Posted in Home Decorating and Crafts

Fall Craft Fairs

I know, I know…it’s a little early to be talking about the Fall craft fairs, but I’m already getting excited about them. (They’re kind of big deal here in the Midwest.)

Mom makes jewelry all year long and then drags me to the craft fairs with her to keep her company and watch the table when she needs to get up and walk around for a bit. (Dad almost always stops by at some point, if nothing else but to bring us lunch.)

It gives us an opportunity to hang out together, just the two of us. This year, I’ve decided to make some jewelry of my own to sell. Usually I just make things for me only. I’m excited to see how things go.

P1000907 Here’s the set I’ve made for this year. I know some people would not find working with tiny beads and wires relaxed but this is just one of the ways I can kind of ‘unwind’. When I’m focused on making something I really can’t think about anything else. I love putting together cool pieces, picking out beads that look just right together and then making something that’s a little funky, and definitely “one-of-a-kind” . It’s so much fun!!!

Keep any eye out for me this Fall if you’re at a craft fair on the South-side of Indy, I’ll probably be there. ♥

Happy crafting~Bam

Posted in Life

More Lilies

The last of my lilies have bloomed…so sad. To me that means summer is almost over. Weirdly, we have had a cold front come through so it really does feel like fall this week.

Lilies are very hardy, they are super easy to plant (4-6 inches into the ground) and take care of and they grow in abundance. Generally, the best time to plant them is in the fall before the ground becomes too hard. If they’re planted then, they should bloom the very next spring to summer. After a few years they need to be broken up and the easiest way to do that is wait until the ground is fairly moist and carefully use a hand shovel to split them. The splits can be replanted in your own yard or make a friend happy and share them!!  ♥

P1000905 The botanical name for these is Lycoris squamigera,.  But, I call them “Resurrection Lilies”.  They’re also called “surprise lilies”, “magic lilies” or “naked ladies”. They’re called this because in early spring the leaves come up but the flower doesn’t bloom until after the leaves have died off, usually several weeks later. Around mid-summer these beautifully fragrant delicate flowers just pop up. No leaves to hide their beauty, they show off all of their glory alone, and they smell divine. Mine are a pale pink but they do come in white also.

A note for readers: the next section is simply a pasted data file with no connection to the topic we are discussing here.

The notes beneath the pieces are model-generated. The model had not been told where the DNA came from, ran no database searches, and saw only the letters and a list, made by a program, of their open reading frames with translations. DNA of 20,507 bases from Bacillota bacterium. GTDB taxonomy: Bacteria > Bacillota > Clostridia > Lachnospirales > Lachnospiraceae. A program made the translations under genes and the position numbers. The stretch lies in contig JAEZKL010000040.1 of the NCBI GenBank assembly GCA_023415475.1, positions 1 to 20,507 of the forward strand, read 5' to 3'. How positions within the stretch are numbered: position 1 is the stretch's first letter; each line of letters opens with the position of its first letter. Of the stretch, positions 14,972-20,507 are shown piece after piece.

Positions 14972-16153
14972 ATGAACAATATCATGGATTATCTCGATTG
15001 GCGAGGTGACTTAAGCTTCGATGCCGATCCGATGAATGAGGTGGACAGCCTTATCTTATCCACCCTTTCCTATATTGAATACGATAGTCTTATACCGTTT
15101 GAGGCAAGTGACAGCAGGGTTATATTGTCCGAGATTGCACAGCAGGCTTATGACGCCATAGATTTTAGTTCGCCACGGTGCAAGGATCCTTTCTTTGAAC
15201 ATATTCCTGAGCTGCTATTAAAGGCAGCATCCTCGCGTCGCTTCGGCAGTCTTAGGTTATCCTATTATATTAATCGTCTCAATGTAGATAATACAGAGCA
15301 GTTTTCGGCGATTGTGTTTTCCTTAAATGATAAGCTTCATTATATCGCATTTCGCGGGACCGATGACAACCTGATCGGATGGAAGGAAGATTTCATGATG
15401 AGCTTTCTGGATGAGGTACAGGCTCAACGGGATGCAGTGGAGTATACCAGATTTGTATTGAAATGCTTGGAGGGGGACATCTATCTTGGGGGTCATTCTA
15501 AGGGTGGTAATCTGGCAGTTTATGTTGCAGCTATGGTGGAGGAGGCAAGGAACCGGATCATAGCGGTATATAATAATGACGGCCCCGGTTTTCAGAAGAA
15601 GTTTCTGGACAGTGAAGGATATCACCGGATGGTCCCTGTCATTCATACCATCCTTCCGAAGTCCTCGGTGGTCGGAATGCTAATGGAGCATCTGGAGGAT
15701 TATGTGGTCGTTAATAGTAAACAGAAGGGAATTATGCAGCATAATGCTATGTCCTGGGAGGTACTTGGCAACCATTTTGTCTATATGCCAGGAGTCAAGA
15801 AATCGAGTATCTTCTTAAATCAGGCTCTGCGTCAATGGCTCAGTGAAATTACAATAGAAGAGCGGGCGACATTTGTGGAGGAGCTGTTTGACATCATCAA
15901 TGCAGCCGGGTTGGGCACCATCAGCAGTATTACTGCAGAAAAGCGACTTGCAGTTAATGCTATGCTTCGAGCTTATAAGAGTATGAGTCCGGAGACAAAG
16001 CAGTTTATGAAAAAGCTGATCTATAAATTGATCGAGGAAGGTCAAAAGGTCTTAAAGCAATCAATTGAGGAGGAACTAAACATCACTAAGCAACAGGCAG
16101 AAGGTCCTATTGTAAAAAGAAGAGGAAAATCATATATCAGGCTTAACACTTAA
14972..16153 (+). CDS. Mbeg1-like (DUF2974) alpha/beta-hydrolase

P1000906I had to share them before they go back into hiding for the winter!!!

Plant some bulbs this fall…~Bam

Posted in Home Decorating and Crafts

Rebatching Soap

One thing is for sure, it irritates me to no end that all bar soaps fall apart when there’s still plenty of soap crying to be used. Unfortunately at this point they become unusable.  So…I save my soap pieces and when I have enough to make at least couple of bars I rebatch them.

Here’s how I do it.

P1000894 Various pieces of soaps I’ve been saving.

P1000895 I found an old copper pot at Goodwill, that I use only for this purpose. I broke the soap into smaller pieces and put them in the pot with water on very low heat. (Don’t leave the pot while it’s cooking, it will become very hot and thicken quit quickly!!!) The soap pieces can also be shaved using a hand grater or a food processor, which will give the rebatched soap a finer consistency. Using bigger pieces of soap make the new bars a little more rustic.

P1000897 Continue adding water and stirring (I found a wooden spoon works best) until you get the consistency of thick mashed potatoes. You can also take this opportunity to add a touch of food coloring and/or essential oils for fragrance. (Essential oils can be found at most any craft store).

P1000896 I spray the molds with a little canola oil so the soap comes out easier when set.

P1000898 When your filling the molds smash the soap down with the back of the wooden spoon, pushing out any air bubbles. I put mine in the freezer for a couple of hours to help them set up quicker.

P1000904 Lastly, they’re removed from their molds and left to dry out. It will take about 3 weeks for them to be ready to use.

I know this seems like a lot of work. But to me it’s more about recycling and not wasting.

Happy soap making~Bam